Background: Although low procalcitonin (PCT) concentrations are associated with a reduced risk of bacterial pneumonia in adults, their clinical utility in children is unclear. We assessed whether serum PCT concentrations in hospitalized children with radiologically-confirmed community-acquired pneumonia (CAP) were associated with etiology and severity.
Methods: Sera collected at admission from children hospitalized with CAP at one Utah hospital enrolled in the CDC Etiology of Pneumonia in the Community (EPIC) Study were tested retrospectively using the bioMérieux VIDAS BRAHMS PCT assay. Admission naso/oropharyngeal swabs were collected for respiratory viral and atypical bacterial testing by PCR and blood was collected for culture and whole blood PCR (S. pneumoniae and S. pyogenes). Pleural fluid cultures and PCR were performed when indicated. We used multivariable regression to test associations between PCT concentrations, pathogen detection, and severity.
Results: 532/797 (67%) children (median age 2.4 years; interquartile range [IQR]: 1.0-6.3) had archived serum samples and were included. The median PCT concentration was 0.33 (IQR: 0.10-1.55) ng/mL. Patients with non-atypical bacterial detection had higher PCT concentrations (median 4.98 [IQR: 0.76-19.97] ng/mL) than those with Mycoplasma detected (median 0.10 [IQR: 0.06-0.31] ng/mL), a viral pathogen alone (median 0.33 [IQR: 0.12-1.34] ng/mL), or no pathogen identified (median 0.44 [IQR: 0.10-1.83] ng/mL) (P<0.001 for all; Figure). Lower PCT concentrations were associated with a decreased odds of ICU admission (P<0.01), empyema (P=0.02), and longer hospital stay (P<0.01). Using a PCT cut-off of <0.25 ng/mL, 11/532 (2%) children had a bacteria other than Mycoplasma detected.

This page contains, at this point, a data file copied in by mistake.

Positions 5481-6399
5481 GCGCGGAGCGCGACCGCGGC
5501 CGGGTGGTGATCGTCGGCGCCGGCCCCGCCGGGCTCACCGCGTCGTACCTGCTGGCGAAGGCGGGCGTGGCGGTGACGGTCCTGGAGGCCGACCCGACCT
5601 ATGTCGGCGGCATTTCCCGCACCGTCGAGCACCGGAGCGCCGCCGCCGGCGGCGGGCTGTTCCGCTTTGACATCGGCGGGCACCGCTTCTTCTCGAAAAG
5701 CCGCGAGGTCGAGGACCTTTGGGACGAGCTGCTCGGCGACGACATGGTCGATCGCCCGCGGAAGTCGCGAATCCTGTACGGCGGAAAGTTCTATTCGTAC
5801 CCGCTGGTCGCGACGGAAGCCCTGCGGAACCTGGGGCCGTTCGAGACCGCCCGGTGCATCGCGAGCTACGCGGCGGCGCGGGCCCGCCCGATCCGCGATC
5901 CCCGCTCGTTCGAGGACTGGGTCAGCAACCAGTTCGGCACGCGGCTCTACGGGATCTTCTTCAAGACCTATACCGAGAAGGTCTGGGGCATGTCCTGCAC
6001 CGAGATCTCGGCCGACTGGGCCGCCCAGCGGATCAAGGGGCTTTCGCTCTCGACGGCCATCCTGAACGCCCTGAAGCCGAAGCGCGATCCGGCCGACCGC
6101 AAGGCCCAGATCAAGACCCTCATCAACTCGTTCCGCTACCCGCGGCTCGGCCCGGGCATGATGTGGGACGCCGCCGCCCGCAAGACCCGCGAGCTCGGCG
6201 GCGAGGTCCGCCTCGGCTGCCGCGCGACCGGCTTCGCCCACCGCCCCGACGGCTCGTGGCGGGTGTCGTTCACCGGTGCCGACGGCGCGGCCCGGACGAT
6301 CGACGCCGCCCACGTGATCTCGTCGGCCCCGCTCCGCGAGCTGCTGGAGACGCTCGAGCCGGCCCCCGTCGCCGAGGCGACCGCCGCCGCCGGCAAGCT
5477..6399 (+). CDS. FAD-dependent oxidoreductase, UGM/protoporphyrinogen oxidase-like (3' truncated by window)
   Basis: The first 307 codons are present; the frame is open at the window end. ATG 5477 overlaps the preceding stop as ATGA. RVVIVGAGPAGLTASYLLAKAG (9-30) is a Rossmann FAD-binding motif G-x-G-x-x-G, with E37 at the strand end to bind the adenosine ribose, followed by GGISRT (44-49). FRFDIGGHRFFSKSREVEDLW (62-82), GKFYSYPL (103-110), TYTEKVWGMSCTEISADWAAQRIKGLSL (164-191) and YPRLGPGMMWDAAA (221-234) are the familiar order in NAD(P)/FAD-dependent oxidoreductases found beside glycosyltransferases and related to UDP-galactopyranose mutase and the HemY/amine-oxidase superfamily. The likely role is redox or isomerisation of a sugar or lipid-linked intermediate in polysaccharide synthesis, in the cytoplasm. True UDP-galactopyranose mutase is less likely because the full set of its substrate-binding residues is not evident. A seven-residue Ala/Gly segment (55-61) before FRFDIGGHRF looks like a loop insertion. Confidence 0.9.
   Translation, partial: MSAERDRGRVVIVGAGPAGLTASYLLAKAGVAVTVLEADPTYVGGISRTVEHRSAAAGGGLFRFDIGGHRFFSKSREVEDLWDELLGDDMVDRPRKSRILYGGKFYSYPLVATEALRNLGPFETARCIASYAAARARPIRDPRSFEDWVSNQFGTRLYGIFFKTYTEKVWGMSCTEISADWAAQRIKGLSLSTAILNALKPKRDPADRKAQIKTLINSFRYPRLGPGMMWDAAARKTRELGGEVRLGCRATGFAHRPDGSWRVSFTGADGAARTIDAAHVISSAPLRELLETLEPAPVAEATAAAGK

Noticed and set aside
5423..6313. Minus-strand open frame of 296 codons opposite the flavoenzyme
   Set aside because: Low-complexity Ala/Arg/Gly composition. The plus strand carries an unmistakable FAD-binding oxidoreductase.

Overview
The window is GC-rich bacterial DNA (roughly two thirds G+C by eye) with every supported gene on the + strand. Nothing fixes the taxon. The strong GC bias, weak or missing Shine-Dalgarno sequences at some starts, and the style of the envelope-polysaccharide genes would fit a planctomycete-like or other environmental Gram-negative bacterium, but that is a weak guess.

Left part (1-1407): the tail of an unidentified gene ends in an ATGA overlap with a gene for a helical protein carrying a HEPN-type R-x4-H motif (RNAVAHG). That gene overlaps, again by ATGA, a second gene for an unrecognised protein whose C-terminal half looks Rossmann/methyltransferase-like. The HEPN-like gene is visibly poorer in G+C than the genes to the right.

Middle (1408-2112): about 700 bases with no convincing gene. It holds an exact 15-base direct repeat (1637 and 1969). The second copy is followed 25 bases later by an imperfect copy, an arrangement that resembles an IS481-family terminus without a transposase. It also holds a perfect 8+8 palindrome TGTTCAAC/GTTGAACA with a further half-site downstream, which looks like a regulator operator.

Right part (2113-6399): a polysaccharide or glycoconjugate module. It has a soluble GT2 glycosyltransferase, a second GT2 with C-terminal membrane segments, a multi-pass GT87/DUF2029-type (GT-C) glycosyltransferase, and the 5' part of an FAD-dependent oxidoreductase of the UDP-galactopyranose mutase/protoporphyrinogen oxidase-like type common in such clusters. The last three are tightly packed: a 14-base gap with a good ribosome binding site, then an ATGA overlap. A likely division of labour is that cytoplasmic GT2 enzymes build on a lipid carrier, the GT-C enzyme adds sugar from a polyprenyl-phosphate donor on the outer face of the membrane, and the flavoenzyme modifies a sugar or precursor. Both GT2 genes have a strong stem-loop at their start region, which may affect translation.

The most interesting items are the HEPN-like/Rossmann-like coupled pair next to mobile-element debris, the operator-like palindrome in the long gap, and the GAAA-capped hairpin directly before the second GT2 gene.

Conclusion: Low PCT concentrations in children hospitalized with CAP were associated with a reduced risk of bacterial detection and ICU admission. Prospective studies are needed to evaluate whether PCT concentrations in conjunction with clinical, laboratory, and etiologic data can be used to differentiate children at low and high risk of bacterial CAP and inform the need for antibiotic treatment.
J. Killpack, None
D. J. Williams, None
K. Edwards, None
C. G. Grijalva, None
S. R. Arnold, None
J. A. Mccullers, None
E. J. Anderson, Abbvie: Consultant , Consulting fee
MedImmune: Editorial assistance , Assistance in writing a manuscript
Roche: Editorial assistance , Assistance in writing a manuscript
R. G. Wunderink, bioMerieux: Consultant and Grant Investigator , Consulting fee and Research grant
W. H. Self, None
A. M. Bramley, None
S. Jain, None
A. J. Blaschke, BioFire Diagnostics, LLC: Collaborator , Consultant and Scientific Advisor , Consulting fee , Licensing agreement or royalty and Research support
bioMerieux, Inc: Collaborator , Investigator and Scientific Advisor , Consulting fee and Research support
Merck: Investigator , Research grant